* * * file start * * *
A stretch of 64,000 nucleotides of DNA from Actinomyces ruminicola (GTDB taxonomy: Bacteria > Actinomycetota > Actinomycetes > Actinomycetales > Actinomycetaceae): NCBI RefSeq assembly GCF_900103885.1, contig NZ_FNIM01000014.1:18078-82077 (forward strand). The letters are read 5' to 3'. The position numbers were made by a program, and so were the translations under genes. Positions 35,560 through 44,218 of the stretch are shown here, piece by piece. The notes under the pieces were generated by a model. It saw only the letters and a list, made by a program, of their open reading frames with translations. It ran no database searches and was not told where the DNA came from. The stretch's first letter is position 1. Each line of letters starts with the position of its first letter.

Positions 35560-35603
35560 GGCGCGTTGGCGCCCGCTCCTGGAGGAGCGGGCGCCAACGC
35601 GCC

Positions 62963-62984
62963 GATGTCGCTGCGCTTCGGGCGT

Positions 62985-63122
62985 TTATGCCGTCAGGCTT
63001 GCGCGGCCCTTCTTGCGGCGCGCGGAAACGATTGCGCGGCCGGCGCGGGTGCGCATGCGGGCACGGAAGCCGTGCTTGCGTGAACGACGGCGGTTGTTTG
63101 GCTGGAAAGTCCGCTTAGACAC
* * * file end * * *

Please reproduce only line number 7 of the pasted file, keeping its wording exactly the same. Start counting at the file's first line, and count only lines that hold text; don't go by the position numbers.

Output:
Positions 62985-63122